Tats for the Air Force HPC systems
When starting up a delivery of a new high-performance computer system, it is always important ' for morale, if nothing else ' to christen your new mechanical beast. And you really should put some thought into the name.
In 2004, NASA Ames named its SGI Altix system Columbia in honor of the space shuttle of the same name. It was fitting: The namesake computer system would be used to study how the Columbia shuttle met its tragic end. On the East Coast, University of Maryland-Baltimore County's 64-processor cluster was dubbed Kali, after the Hindu goddess with many arms.
The Air Force Aeronautical Systems Center's Major Shared Resource Center, one of four Defense Department centers that administer the supercomputer systems for all the services, outdoes everyone. Not only does it come up with significant names for its systems, but even has artwork for them. In doing so, it follows a long Air Force tradition.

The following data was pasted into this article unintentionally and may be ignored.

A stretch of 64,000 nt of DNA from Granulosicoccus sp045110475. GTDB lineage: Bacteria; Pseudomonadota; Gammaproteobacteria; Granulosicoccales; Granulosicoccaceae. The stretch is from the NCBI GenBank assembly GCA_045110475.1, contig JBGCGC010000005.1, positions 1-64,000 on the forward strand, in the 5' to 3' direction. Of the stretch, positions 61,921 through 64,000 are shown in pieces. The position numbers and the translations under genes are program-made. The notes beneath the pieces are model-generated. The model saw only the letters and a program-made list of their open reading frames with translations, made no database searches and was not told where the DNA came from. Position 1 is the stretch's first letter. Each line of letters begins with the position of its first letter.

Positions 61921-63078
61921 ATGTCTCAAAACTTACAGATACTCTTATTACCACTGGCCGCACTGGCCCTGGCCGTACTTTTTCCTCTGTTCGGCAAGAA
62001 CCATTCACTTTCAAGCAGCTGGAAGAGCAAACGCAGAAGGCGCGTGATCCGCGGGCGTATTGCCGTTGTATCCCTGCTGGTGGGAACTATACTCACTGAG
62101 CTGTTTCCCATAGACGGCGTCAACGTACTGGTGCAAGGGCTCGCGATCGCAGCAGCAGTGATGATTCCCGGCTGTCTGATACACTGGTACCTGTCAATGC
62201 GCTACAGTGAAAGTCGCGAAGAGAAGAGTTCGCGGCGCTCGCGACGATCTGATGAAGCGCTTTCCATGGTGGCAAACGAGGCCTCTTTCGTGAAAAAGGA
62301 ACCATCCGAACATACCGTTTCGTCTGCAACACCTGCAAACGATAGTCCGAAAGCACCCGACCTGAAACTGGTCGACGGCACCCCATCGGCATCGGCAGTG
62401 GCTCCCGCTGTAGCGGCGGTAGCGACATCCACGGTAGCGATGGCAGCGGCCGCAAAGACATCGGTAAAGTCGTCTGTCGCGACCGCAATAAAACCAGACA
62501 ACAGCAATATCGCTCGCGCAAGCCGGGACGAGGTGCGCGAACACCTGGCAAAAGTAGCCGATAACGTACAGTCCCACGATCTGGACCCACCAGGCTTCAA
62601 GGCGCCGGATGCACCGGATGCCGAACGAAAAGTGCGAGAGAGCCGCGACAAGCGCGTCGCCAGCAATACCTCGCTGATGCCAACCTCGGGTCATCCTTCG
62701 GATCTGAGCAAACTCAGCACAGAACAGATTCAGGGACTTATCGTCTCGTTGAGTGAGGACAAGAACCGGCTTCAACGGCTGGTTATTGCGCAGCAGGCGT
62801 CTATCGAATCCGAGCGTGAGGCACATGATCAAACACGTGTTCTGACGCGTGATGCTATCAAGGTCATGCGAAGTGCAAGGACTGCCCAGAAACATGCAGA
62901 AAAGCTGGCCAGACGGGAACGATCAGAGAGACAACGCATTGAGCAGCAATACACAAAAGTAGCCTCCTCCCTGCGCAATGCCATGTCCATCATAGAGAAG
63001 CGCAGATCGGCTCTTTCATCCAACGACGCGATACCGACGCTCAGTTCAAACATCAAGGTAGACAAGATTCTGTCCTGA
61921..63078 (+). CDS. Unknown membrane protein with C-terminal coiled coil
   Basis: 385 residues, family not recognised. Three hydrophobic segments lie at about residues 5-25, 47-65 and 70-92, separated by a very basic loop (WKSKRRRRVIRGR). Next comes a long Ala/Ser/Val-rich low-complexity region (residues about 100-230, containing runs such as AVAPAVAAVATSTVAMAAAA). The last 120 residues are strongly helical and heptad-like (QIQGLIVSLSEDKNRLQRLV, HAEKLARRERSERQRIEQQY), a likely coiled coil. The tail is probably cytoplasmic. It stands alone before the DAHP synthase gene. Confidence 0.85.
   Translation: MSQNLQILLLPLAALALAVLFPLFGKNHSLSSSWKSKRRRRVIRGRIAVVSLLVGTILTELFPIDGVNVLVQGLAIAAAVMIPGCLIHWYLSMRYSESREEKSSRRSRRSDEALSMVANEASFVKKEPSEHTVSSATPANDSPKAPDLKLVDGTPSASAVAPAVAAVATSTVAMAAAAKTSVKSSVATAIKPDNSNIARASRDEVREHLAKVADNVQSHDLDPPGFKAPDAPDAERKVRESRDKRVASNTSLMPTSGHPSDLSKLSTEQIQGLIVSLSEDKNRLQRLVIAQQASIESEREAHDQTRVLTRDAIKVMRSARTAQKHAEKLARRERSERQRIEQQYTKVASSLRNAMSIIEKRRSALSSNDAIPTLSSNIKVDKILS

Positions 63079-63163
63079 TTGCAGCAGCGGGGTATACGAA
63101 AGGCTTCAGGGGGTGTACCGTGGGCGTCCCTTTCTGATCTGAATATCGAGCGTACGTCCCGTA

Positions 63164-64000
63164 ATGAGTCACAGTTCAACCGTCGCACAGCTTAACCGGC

According to technical director Jeff Graham, the center has been naming its latest purchases after Air Force aircraft. Two systems purchased in 2005, for example, were called Eagle and Falcon, named after the F-15 Eagle and the F-16 Falcon, respectively.
But ASC MSRC goes beyond naming their systems after aircraft. Like Air Force aircraft, these systems get nose art as well. What is nose art? A longstanding tradition of personalized decorations on aircraft fighters.
According to the fall issue of Wright-Patterson Air Force Base's Wright Cycles journal, the idea of outfitting a fighter craft with some symbolic art originated in 1913 when a sea monster was painted on the bottom of an Italian Flying Boat. The idea flourished through the subsequent world wars.
So the ASC MSRC continues that tradition into the electronic age. Now each system it procures carries on one of its racks a replica of the nose art for the aircraft it was named after. In this way, the center can honor the heroic pilots of yore while showing how the supercomputer centers' work supports today's troops in much the same way that these brave souls did in the past.
Joab Jackson is the senior technology editor for Government Computer News.